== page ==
I believe that the two major themes will be IoT and 5G. So far, the IoT has been slower to develop than anticipated. There have been few breakout sectors — lots of base hits but no doubles or triples — and several key components of the value chain needed for IoT have not yet fallen into place. But I think folks will leave San Francisco more positive on the status of IoT. In addition to several purpose-built IoT networks that are being deployed using unlicensed spectrum, the wireless operators are also building out dedicated LTE-based IoT networks, which will support low cost, low power devices requiring greater coverage range. Module prices have come down, and there has been a lot of progress on the ‘back end’ of IoT, such as the systems for provisioning, authentication, security, and billing. Although there aren’t any breakout consumer devices as of yet, we are starting to see some significant deployments and lots of trials in the areas of smart cities, medical devices, and the industrial sector.

5G will be another key theme. The major equipment vendors will be demonstrating 5G radios, while at the same time, selling gear that offers continued improvements in LTE performance. In fact, even with the hype around 5G, there will be talk about “gigabit LTE”, which could result in operators marketing services as 5G in advanced of the standards-based version (example: AT&T’s ‘5G Evolution’). And even though the incumbent equipment vendors are in a pole position, the move toward a more open, virtualized network framework means that the barrier is lower for a broader supplier ecosystem. Expect to see some new kids on the wireless block at MWC.

There will also be a significant policy track at the show. This year is of particular importance, with a new Administration and FCC. I expect FCC Chairman Ajit Pai, in his Day One address, to solidify the FCC’s commitment to expanding broadband access to unserved and underserved areas. Wireless is figuring to be a bigger piece of this, as fixed wireless access is becoming an increasingly compelling option. There will also be lots of discussion about unlicensed, particularly the 3.5 GHz “CBRS” band spectrum being proposed for Shared Spectrum. There is intense lobbying to change some of the rules proposed by the Wheeler FCC, namely to increase the size of serving areas and also allow for longer license terms. At the same time, there’s an effort to get the FCC make available more ‘mid-band’ spectrum in the 3.7-4.2 GHz band (adjacent to CBRS).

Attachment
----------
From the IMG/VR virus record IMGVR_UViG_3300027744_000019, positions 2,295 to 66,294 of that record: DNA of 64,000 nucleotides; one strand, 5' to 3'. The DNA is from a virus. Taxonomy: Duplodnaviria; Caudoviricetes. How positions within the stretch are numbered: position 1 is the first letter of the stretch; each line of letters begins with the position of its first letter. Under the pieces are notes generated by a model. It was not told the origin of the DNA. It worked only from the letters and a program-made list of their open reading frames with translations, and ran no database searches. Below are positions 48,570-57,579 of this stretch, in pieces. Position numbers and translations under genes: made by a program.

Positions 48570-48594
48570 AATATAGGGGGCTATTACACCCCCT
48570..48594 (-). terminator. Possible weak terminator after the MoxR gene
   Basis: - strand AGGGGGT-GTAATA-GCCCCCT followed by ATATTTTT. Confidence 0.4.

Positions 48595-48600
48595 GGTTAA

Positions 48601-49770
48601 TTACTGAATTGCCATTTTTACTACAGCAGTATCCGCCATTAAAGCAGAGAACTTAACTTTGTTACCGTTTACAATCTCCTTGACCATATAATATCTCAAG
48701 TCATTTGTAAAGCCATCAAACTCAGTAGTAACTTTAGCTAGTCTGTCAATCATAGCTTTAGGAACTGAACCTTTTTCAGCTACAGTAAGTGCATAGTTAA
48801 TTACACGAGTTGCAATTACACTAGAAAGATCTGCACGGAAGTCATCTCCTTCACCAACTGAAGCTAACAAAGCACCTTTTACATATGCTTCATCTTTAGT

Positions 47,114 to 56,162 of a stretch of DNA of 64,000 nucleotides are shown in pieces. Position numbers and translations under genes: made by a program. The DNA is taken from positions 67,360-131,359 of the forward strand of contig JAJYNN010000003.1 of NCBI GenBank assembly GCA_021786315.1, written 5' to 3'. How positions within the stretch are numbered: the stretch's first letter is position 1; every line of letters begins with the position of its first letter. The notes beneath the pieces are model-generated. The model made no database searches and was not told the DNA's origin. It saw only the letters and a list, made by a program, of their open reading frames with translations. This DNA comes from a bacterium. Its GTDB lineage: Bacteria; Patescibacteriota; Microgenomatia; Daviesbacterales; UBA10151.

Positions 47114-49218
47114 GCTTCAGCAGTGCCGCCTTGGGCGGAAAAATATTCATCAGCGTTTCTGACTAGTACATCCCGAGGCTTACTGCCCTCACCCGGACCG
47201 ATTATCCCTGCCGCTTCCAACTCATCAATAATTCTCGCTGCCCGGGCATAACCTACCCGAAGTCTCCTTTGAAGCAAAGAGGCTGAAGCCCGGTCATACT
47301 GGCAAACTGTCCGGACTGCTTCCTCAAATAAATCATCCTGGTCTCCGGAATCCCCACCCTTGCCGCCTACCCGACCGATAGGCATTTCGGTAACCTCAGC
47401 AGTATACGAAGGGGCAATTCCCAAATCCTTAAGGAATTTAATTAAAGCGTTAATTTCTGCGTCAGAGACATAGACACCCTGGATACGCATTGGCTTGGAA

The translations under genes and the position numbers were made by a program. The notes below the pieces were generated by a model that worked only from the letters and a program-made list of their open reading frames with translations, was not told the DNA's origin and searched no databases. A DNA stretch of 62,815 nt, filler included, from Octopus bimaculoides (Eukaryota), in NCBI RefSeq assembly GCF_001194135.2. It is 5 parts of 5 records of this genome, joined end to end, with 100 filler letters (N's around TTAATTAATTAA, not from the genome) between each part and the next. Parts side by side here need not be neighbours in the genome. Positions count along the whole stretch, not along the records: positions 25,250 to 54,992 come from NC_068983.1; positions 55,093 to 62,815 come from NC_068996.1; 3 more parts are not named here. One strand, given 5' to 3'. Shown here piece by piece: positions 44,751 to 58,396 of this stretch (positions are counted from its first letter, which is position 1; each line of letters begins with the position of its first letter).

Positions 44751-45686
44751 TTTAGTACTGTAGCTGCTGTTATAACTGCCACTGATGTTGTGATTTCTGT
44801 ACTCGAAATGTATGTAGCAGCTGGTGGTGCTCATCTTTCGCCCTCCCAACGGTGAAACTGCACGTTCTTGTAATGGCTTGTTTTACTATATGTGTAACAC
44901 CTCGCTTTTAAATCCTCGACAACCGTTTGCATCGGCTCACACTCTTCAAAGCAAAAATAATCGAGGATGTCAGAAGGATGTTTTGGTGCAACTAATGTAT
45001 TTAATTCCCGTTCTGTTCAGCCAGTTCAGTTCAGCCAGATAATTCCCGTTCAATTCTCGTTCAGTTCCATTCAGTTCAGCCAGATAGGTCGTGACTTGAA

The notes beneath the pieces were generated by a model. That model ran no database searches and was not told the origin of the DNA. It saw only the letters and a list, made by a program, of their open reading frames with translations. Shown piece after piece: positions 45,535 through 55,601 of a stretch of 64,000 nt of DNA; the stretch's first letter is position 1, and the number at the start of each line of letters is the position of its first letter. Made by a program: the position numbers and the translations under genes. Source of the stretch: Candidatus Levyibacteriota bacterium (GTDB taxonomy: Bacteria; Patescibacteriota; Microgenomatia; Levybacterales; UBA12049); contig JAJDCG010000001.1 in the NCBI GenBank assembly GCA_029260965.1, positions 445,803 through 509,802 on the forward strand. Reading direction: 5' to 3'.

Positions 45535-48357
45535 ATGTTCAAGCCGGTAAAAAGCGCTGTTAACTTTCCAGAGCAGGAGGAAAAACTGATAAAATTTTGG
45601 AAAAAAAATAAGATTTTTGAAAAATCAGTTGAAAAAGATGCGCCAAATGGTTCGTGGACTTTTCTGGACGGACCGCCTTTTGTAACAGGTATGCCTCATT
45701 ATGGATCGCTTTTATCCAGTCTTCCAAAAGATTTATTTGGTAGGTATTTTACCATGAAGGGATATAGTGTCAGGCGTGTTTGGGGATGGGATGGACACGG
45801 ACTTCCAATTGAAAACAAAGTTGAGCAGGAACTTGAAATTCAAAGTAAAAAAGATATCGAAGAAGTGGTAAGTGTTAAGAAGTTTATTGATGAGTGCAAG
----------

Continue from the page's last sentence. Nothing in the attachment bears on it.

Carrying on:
I am also hoping that Chairman Pai will reinforce former FCC Chairman Tom Wheeler’s call to action on siting for small cells. It is all well and good to have 5G Spectrum and 5G radios, but a way must be found to more easily deploy small cells in greater numbers. A big part of this is simplifying the permitting process.

Finally, amidst the discussion about artificial intelligence, connected cars, smart cities, and fancy accessories for the new crop of smartphones, there’s the rather unsexy underbelly of products and services that really make our networks tick. Hundreds of component manufacturers, selling antennas, filters, power amplifiers, and so on, will be at MWC. So for those taking a trip down the road to Cupertino on Tuesday or having one eye on Apple’s website while they hear a pitch from some antenna manufacturer, let’s remember that the iPhone would still be an iPod without all this wireless gear.

Shows We’d Like To See From Apple’s $1 Billion Content Budget

It has been reported that Apple is planning to spend $1 billion on developing and acquiring content. Apple will be joining a crowded landscape — Netflix, Amazon, HBO, Hulu, and, oh yeah, the traditional broadcast and cable networks. With so much competition already out there, in terms of other content providers and also for our limited time in the era of ‘peak TV’, how can Apple differentiate? Here’s a bit of a lighter look at some shows we’d like to see from Apple’s dip into content:

Life In A Chinese Phone Factory. In this pseudo-reality series, we’ll get an in-depth look at the lives of four workers in Foxconn’s Zhengzhou factory, known as ‘iPhone City’. The factory conditions. The dorms. The perks. The side deals with city and customs officials to get subsidies and tax breaks. It’s all there!